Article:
Amid Change of Government, Rail Baltic at an Impasse at Working Group Level
Discussions at the Rail Baltic trilateral working group level are stuck, ETV is reporting, with the Lithuanian side lacking authority to discuss the Estonian compromise of a spur to connect Vilnius to the high-speed rail line linking the Baltics with Berlin.
The change of government in Estonia has also thrown a spanner into the works, as the Lithuanians say they can't be sure who they will be negotiating with in a month's time and what exactly is on the table.
A Wednesday meeting of the working groups in Tallinn was supposed to continue on Thursday, but in essence, ETV reported, the parties found they had nothing more to talk about.
"It turned out [on Wednesday] that the Lithuanians didn't have a mandate to discuss the [Vilnius] compromise made at the last meeting," said the head of the Estonian working group, Indrek Sirp.
The Estonian offer was contingent on two factors, Sirp said. "First of all, the European Commission gives a sense of security that it can be financed by the EU and second, Lithuania performs a cost-benefit study that shows that the whole project has the same level of profitability as shown by the Aecom analysis."
The Lithuanian side says that as they see it, Vilnius is already included. "We see Vilnius as being a component integrated with the Rail Baltic project. The transport ministers agreed and the prime ministers approved it and it doesn't need to be discussed with the European Commission," said Lithuanian Economic Affairs Ministry international relations department head Arenijus Jackus.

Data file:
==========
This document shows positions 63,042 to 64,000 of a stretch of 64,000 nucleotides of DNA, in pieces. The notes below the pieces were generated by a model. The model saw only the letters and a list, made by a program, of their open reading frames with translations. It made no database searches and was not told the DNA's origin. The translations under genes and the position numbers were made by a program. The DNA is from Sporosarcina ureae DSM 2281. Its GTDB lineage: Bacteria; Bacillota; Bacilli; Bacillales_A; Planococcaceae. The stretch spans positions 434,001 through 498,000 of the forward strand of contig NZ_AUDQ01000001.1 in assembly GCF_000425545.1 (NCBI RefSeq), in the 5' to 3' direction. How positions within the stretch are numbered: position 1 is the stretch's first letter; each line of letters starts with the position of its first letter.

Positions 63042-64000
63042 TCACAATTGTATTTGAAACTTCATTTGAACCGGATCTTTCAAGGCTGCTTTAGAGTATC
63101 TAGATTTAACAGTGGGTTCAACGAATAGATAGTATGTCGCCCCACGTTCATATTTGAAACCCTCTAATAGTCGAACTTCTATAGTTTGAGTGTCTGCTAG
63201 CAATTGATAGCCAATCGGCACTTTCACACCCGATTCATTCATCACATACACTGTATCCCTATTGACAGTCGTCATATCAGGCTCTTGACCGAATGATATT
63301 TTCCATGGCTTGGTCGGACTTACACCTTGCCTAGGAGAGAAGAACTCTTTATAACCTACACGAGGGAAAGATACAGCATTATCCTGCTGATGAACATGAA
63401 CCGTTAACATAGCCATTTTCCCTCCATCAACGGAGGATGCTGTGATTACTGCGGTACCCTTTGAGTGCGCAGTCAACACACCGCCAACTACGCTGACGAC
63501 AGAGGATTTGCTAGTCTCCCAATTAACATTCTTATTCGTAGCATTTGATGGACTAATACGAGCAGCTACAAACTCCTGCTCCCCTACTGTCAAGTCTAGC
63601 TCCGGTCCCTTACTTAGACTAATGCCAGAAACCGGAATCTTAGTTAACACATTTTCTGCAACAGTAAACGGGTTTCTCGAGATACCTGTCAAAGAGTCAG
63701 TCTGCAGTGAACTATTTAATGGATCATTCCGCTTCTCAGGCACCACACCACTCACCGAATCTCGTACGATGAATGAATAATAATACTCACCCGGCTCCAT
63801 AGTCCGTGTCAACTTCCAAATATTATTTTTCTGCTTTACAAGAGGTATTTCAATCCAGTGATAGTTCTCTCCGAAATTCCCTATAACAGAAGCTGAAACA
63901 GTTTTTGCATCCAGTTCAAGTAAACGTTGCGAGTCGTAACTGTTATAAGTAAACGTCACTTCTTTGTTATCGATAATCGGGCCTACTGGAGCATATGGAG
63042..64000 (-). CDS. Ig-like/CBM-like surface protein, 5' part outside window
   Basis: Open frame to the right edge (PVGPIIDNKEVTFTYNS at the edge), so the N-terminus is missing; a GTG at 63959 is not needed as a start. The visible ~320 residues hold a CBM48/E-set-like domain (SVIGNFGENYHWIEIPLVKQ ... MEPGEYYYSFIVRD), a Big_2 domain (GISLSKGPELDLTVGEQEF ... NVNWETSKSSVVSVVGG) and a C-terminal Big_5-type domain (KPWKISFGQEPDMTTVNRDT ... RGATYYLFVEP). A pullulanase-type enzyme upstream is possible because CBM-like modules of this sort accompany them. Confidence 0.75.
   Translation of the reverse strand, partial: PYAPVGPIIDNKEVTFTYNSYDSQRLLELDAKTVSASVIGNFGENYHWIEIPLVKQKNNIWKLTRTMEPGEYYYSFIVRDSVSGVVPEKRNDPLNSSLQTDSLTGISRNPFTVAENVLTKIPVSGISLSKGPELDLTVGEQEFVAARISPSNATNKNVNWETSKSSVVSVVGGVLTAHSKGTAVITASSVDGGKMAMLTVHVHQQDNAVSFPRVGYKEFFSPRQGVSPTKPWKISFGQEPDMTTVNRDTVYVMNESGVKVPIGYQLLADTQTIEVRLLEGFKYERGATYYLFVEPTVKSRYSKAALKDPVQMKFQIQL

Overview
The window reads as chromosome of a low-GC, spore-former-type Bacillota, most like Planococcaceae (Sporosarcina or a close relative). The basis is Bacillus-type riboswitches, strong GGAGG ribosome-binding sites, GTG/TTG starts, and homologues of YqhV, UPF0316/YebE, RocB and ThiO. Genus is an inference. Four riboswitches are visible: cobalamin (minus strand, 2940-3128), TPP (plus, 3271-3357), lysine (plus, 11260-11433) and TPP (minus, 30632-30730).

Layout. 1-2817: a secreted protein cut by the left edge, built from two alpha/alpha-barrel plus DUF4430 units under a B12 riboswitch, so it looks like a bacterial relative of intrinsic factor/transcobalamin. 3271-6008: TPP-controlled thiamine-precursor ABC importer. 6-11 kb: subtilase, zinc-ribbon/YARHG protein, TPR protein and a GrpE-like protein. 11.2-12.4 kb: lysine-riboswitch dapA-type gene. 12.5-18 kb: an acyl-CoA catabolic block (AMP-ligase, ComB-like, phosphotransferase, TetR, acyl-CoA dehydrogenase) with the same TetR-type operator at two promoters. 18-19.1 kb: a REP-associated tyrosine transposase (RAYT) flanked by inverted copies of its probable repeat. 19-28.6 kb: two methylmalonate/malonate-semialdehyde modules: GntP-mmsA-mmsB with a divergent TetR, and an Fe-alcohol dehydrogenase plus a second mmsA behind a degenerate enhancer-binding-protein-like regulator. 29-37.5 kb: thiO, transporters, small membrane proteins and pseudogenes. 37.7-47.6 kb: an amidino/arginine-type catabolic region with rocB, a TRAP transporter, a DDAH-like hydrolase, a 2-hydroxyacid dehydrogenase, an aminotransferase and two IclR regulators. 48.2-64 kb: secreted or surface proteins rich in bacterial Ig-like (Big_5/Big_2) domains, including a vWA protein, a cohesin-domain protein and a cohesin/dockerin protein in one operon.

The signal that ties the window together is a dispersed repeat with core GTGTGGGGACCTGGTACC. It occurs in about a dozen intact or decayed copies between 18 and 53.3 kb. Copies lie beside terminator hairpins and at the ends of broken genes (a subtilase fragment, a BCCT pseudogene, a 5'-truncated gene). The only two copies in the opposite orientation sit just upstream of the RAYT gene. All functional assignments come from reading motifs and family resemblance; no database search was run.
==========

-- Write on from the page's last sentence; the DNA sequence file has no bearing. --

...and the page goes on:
The next meeting is scheduled to take place in April, but Sirp said he is not hopeful for a breakthrough, saying the open-ended questions may have to be handled by a higher level. But it isn't clear who will be the economy minister at that point.
Meanwhile, last weekend, putative Estonian prime minister Siim Kallas mentioned a possible public poll on the exact route of Rail Baltic, citing the controversy and opposition to the various track options. He also asked a more fundamental rhetorical question, "Is the European project Rail Baltic necessary or not? If the people say no, then it won't be built." The Lithuanians read Kallas' remarks first in the media.
Parliamentary Economic Affairs Committee chairwoman Kaja Kallas (Reform Party) said these factors do not change Estonia's basic attitude toward Rail Baltic or toward connecting Vilnius to Europe. She said there was consensus in Estonia that the deadlines for applying for EU funding were rigid, and that the price tag of the project was also set in stone.
The EU is considered likely to open the funding round in early autumn.